At the core of the mounting body count, the character of Anton Chigurh is one of the most intriguing hitmen to ever bloody the screen. Javier Bardem brings Anton to life with a lumbering lethality, a detached assassin carving a path of destruction across the Texas backroads. His weapon of choice is the cattle gun, a most appropriate representation of what he thinks of his fellow humans. With supposed heroes like Ed Tom recognizing their limitations and promptly yielding, the most terrifying conclusion is that the future belongs to men like Anton.

No Country For Old Men is a place where anything can happen. The only real expectation is that it's all bad, and for everyone.

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Sunday, 4 October 2015

Movie Review: Collateral (2004)

A moody thriller, Collateral creates a cool vibe through the story of one long night for a taxi driver forced to chauffeur an assassin around Los Angeles. The film rises above the routine thanks to an intense focus on characters and dedicated performances from Tom Cruise and Jamie Foxx.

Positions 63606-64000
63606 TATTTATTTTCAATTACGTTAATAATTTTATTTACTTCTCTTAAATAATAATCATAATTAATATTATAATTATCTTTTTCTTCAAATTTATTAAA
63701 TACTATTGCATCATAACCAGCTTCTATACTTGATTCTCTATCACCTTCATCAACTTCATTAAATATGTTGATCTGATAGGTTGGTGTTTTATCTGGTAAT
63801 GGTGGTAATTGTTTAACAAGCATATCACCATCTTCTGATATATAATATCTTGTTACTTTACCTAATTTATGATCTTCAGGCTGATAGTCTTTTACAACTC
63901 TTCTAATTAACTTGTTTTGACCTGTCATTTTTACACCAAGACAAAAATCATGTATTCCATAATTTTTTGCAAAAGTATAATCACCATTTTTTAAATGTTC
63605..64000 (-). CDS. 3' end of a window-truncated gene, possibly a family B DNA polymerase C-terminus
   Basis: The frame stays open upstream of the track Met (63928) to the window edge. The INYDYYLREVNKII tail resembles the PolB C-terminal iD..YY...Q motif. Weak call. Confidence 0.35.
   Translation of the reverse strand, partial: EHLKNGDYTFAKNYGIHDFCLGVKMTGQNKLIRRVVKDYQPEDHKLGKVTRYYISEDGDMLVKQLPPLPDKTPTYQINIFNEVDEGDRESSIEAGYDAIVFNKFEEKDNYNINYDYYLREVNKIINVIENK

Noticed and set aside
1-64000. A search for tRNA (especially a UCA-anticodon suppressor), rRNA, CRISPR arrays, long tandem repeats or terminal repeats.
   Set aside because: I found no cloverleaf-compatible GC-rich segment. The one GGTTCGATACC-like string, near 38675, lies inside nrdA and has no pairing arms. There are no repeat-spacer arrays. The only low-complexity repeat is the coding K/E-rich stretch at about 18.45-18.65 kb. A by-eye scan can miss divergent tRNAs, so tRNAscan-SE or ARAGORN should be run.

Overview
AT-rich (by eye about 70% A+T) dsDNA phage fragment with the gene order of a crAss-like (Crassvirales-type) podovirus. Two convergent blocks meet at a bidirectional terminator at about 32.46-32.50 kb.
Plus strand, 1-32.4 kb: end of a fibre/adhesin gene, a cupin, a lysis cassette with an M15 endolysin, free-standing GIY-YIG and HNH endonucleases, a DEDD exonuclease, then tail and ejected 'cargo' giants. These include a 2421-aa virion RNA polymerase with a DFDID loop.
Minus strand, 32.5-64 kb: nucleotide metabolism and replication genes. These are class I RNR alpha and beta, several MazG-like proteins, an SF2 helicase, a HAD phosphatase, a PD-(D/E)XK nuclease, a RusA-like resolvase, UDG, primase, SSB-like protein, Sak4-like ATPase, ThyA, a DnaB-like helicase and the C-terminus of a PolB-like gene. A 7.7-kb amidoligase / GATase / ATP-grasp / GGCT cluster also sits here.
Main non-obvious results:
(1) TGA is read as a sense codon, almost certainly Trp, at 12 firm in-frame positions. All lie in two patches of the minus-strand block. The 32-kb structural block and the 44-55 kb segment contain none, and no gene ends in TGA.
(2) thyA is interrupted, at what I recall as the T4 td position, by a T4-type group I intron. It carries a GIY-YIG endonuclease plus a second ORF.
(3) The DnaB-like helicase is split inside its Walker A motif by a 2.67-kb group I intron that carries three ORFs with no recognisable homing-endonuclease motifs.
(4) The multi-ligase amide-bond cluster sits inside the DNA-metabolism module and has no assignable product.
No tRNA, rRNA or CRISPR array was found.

Max (Foxx) drives a taxi on the night shift, dreaming of collecting enough money to start his own limousine company. Early in the night, he gives Annie (Jada Pinkett Smith) a ride. She is a lawyer in town to handle a big case, and their small talk evolves into a deeper conversation, surprising them both. Max's next fare is Vincent (Cruise), a well dressed man from out of town, who offers Max $600 to drive him to a series of stops throughout the night. Max reluctantly agrees. He is quickly regretting his decision when at Vincent's first stop, a dead body is launched out of an apartment window and crashes down on Max's taxi waiting below.

Vincent is an assassin for hire, in town to eliminate a series of targets in one night. Max is effectively a hostage chauffeur, and every time he tries to escape from Max's clutches, the situation gets worse. As the night progresses and the body count mounts, detective Ray Fanning (Mark Ruffalo) of the Los Angeles Police Department starts to connect the dots, but he runs into an FBI operation led by agent Pedrosa (Bruce McGill), who is mounting surveillance on drug lord Felix Reyes-Torrena (Javier Bardem). When Annie is suddenly embroiled in the events of the wild night, Max finds himself much more invested in the mayhem than he ever could have imagined.